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Microscopic analysis of the microbiota of three commercial Phytoseiidae species (Acari: Mesostigmata)

Sumner-Kalkun, J. C., Baxter, I. and Perotti, M. A. ORCID: (2020) Microscopic analysis of the microbiota of three commercial Phytoseiidae species (Acari: Mesostigmata). Experimental and Applied Acarology, 81. pp. 389-208. ISSN 0168-8162

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To link to this item DOI: 10.1007/s10493-020-00520-3


Microbes associated with the external and internal anatomy of three commercially available predatory mite species, Phytoseiulus persimilis, Typhlodromips (=Amblyseius) swiskii, and Neoseiulus (=Amblyseius) cucumeris were examined using light microscopy, confocal laser scanning microscopy and fluorescence in-situ hybridization (FISH). Four microbe morphotypes were observed on external body regions. These included three microfungi-like organisms (named T1, T2 and T3) and rod-shaped bacteria (T4). Morphotypes showed unique distributions on the external body regions and certain microbes were found only on one host species. Microfungi-like T1 were present in all three species whereas T2 and T3 were present in only P. persimilis and T. swirskii respectively. T1 and T2 microbes were most abundant on the ventral structures of the idiosoma and legs, most frequently associated with coxae, coxal folds, ventrianal shields and epigynal shields. T3 microbes were most abundant on legs and dorsal idiosoma. T4 microbes were less abundant and were attached to epigynal shields of N. cucumeris and T. swirskii. Significant differences in distribution between seasons (spring and winter) suggest that there are fluctuations in the microbiota of phytoseiids in mass reared systems. FISH using the EUB338 (I-III) probes showed bacteria within the alimentary tract, in Malpighian tubules and anal atria. It is possible these have a role in absorbing excretory products or maintaining gut physiology. We suggest how microbes might be transmitted to offspring and throughout populations. The implications of these findings for commercial mass rearing are discussed. This study highlights the necessity of understanding the intrinsic microbiota of Phytoseiidae and other Acari.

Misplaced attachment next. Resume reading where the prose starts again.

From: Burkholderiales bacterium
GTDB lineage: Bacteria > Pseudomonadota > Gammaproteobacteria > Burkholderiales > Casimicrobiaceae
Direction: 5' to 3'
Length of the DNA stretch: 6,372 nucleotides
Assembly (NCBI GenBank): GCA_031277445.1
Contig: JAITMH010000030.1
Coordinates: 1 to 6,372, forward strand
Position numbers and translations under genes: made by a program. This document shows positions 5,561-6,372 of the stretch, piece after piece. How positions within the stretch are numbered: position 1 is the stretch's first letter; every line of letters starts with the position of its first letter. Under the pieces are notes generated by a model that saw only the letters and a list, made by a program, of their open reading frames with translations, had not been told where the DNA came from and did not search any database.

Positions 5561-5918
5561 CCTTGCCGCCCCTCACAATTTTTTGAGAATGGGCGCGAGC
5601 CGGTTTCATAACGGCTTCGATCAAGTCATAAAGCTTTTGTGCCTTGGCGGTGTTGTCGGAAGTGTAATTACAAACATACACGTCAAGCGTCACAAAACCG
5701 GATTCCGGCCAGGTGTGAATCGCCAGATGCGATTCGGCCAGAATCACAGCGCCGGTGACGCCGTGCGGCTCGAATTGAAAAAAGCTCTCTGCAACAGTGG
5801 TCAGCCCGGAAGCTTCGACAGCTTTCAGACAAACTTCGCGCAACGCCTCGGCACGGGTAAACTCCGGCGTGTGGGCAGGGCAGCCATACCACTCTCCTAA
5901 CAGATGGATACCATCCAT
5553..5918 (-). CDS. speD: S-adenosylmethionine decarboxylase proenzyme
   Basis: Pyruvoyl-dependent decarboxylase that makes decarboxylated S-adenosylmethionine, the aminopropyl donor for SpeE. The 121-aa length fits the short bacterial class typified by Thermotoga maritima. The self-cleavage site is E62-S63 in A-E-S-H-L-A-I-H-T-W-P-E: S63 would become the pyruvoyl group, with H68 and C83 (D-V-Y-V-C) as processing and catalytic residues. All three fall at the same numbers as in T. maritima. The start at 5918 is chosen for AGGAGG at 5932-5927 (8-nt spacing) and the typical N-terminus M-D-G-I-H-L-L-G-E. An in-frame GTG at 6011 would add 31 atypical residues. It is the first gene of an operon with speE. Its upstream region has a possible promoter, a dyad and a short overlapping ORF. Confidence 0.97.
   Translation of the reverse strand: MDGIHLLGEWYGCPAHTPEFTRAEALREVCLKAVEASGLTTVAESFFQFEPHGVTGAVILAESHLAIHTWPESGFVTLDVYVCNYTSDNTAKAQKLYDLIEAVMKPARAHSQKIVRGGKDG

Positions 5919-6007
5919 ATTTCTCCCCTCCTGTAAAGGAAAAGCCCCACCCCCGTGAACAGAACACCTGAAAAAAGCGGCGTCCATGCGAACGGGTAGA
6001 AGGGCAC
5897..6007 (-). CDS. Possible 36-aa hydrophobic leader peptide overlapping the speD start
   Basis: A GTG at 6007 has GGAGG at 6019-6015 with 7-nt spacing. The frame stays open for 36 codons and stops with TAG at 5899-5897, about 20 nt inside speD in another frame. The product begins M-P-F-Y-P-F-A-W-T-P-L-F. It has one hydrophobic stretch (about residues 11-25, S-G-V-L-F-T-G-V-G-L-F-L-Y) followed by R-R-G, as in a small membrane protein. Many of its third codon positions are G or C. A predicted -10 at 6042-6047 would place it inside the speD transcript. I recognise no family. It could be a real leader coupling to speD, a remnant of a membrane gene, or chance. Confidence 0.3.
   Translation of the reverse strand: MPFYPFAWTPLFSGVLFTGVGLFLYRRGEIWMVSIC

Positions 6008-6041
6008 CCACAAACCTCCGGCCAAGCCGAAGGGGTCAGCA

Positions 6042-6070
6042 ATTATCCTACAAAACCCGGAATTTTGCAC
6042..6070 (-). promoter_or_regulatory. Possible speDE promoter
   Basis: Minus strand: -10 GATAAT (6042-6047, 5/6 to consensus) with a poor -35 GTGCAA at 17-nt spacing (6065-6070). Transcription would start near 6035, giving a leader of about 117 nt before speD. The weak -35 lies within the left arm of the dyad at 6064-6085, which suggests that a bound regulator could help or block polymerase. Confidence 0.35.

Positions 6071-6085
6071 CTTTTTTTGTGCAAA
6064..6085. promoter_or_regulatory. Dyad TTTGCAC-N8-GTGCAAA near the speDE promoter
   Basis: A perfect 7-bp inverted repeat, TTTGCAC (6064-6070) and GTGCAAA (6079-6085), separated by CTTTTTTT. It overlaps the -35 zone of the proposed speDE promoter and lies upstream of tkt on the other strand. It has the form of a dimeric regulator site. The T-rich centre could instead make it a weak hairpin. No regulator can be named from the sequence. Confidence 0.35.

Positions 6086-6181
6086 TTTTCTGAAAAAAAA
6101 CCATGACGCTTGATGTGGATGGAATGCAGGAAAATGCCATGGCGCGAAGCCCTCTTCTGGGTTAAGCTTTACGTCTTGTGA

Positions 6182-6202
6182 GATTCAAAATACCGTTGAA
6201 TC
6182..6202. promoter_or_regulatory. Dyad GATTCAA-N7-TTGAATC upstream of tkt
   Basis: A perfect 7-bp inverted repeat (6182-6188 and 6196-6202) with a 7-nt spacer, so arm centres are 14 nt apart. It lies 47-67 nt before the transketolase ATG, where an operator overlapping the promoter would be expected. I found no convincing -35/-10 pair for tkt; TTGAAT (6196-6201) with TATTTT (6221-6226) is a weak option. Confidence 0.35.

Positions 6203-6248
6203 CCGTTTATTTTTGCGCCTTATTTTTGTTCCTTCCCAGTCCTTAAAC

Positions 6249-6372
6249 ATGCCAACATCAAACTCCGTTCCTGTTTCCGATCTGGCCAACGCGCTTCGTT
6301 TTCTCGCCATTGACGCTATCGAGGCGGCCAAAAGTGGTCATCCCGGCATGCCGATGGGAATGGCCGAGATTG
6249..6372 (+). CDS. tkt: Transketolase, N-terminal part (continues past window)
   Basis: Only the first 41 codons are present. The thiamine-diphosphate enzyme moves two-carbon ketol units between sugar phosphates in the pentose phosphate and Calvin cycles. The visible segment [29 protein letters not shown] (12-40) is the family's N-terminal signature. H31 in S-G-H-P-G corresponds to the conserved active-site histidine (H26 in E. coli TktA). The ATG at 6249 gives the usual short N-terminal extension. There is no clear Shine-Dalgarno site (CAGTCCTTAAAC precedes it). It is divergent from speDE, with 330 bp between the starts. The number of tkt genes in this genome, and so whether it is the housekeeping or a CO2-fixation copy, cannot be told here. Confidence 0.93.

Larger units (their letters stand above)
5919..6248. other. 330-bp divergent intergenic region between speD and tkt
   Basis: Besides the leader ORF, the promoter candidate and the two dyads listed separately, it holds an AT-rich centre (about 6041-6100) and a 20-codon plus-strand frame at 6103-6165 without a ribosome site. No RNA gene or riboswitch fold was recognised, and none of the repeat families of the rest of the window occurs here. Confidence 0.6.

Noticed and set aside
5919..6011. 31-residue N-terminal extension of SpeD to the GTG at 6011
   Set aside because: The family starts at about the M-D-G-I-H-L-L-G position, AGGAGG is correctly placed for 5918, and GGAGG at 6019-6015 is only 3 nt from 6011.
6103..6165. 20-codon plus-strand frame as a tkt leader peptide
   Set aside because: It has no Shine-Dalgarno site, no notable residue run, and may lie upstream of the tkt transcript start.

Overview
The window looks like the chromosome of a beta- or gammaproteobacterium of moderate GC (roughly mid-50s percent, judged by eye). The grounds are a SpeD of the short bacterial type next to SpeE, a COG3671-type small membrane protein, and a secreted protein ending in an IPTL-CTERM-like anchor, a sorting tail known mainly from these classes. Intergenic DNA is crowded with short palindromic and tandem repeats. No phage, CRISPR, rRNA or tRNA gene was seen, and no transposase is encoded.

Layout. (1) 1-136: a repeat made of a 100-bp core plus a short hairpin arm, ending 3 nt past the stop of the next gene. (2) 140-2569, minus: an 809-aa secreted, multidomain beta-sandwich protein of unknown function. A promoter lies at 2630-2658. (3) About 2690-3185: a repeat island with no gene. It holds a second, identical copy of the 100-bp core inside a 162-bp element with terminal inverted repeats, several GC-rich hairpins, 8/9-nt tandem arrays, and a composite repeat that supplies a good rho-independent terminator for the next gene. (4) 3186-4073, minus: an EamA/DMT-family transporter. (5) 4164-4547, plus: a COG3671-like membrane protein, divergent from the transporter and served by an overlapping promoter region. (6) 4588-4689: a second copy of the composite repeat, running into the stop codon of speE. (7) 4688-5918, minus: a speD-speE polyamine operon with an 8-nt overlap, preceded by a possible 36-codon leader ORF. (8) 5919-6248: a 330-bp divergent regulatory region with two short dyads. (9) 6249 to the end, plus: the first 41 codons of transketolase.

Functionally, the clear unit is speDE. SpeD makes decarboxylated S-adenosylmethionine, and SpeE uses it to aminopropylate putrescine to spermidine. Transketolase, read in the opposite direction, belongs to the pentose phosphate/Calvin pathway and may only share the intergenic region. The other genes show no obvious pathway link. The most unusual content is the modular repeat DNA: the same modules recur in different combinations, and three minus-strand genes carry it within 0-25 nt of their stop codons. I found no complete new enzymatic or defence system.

Item Type:Article
Divisions:Life Sciences > School of Biological Sciences > Ecology and Evolutionary Biology
ID Code:87844


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